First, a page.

In The World is Flat: A Brief History of the Twenty-first Century , Thomas L. Friedman tells us that the world recently entered a new era of globalization presenting unique opportunities and challenges akin to Columbus' discovery that the world was round.
Friedman, a three-time Pulitzer Prize winner and syndicated New York Times columnist, states that the first globalization era ran from the outset of Columbus' first voyage in 1492 – which opened trade with the New World – to around 1800. The second era, from 1800 to 2000, was driven by the expansion of multinational companies and the falling costs of transportation. The newest era of globalization, according to Friedman, resulted from the confluence of advances in broad-band communications and in computer hardware and software. It allows individuals to collaborate and compete globally.
Unlike Columbus' ocean voyages, Friedman made his discovery in a meeting with Nandan Nilekani, CEO of Infosys Technologies Limited near Bangalore, India. There, at the end of a bumpy, dirt road, Friedman and his TV crew "in two banged-up vans, with Indian drivers who drove barefoot" entered the gates of Infosys to see a modern world: a massive swimming pool, putting green, restaurants, a health club -- all amid modern buildings.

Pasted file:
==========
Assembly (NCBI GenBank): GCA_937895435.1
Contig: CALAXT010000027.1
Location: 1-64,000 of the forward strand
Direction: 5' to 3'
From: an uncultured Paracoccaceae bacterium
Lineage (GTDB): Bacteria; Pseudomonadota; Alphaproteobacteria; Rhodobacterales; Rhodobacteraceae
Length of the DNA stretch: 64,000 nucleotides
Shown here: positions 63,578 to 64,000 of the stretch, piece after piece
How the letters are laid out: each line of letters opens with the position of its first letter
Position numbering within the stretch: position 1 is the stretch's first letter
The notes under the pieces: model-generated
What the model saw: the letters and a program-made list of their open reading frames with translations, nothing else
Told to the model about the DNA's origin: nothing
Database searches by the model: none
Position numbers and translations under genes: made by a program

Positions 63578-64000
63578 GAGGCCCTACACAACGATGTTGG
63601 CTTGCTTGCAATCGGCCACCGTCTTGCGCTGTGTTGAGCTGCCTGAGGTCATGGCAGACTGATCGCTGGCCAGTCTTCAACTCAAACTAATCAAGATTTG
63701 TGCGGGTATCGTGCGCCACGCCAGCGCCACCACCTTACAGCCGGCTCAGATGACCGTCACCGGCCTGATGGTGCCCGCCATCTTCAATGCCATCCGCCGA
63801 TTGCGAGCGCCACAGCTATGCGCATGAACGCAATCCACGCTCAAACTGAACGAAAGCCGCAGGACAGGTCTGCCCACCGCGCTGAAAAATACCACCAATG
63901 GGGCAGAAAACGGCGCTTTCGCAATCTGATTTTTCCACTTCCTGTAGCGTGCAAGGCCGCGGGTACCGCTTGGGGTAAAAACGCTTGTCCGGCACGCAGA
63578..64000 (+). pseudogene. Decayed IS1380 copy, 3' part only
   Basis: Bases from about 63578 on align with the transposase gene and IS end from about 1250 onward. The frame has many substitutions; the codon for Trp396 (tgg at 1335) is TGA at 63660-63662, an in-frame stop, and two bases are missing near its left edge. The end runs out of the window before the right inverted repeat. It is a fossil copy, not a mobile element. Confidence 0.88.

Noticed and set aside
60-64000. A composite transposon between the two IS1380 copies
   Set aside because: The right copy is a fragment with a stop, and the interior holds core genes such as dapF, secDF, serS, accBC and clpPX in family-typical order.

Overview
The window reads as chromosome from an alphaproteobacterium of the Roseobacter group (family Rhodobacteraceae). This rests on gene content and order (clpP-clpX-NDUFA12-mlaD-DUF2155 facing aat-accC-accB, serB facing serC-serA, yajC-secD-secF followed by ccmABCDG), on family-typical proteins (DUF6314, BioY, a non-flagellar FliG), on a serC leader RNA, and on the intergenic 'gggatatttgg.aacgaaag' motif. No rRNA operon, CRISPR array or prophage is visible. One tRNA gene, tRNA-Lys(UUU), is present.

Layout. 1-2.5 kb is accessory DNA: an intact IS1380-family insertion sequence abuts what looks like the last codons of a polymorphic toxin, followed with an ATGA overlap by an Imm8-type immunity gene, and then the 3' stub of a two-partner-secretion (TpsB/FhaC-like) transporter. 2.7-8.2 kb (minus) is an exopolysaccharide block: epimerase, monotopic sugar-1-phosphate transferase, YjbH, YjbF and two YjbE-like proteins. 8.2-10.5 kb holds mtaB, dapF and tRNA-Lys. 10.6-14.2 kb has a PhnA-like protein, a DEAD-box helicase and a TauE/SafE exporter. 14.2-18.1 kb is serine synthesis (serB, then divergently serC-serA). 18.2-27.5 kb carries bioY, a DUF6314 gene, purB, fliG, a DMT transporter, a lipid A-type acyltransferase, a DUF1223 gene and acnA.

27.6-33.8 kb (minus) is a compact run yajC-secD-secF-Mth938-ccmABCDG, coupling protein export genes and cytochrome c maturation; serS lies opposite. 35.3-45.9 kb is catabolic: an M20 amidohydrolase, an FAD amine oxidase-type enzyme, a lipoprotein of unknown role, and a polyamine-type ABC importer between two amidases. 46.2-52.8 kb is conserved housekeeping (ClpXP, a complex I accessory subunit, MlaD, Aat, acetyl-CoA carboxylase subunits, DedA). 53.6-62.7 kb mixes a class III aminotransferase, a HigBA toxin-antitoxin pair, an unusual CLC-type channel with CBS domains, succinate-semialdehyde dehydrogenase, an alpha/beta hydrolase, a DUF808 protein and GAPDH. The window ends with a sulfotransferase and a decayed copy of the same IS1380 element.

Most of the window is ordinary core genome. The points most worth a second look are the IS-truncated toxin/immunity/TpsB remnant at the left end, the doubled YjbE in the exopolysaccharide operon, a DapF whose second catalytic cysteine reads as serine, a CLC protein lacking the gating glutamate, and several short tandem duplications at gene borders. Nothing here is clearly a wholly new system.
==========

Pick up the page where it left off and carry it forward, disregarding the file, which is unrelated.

Nilekani showed the TV crew Infosys' global conferencing center.
From there Infosys can hold virtual meetings of its global supply chain: American designers, Indian software writers and Asian manufacturers. A half-dozen or more world-wide locations can be linked, live, 24/7.
Intellectual work can now be "disaggregated, delivered, distributed, produced, and put back together again," Nilekani explained. "The playing field has been leveled."
Friedman realized that what Nilekani was saying was that "the global competitive playing field was being leveled. The world was being flattened." With the aide of modern communications, many companies could take advantage of the most economical intellectual work and labor wherever it was located and still coordinate the production of the final product.
This change represents an opportunity for the industrialized world, because competition tends to improve products, and because goods can be more abundant or their costs lowered. But the change can also threaten more developed countries if their workforce and producers don't adapt, or if newly empowered terrorists use technology maliciously.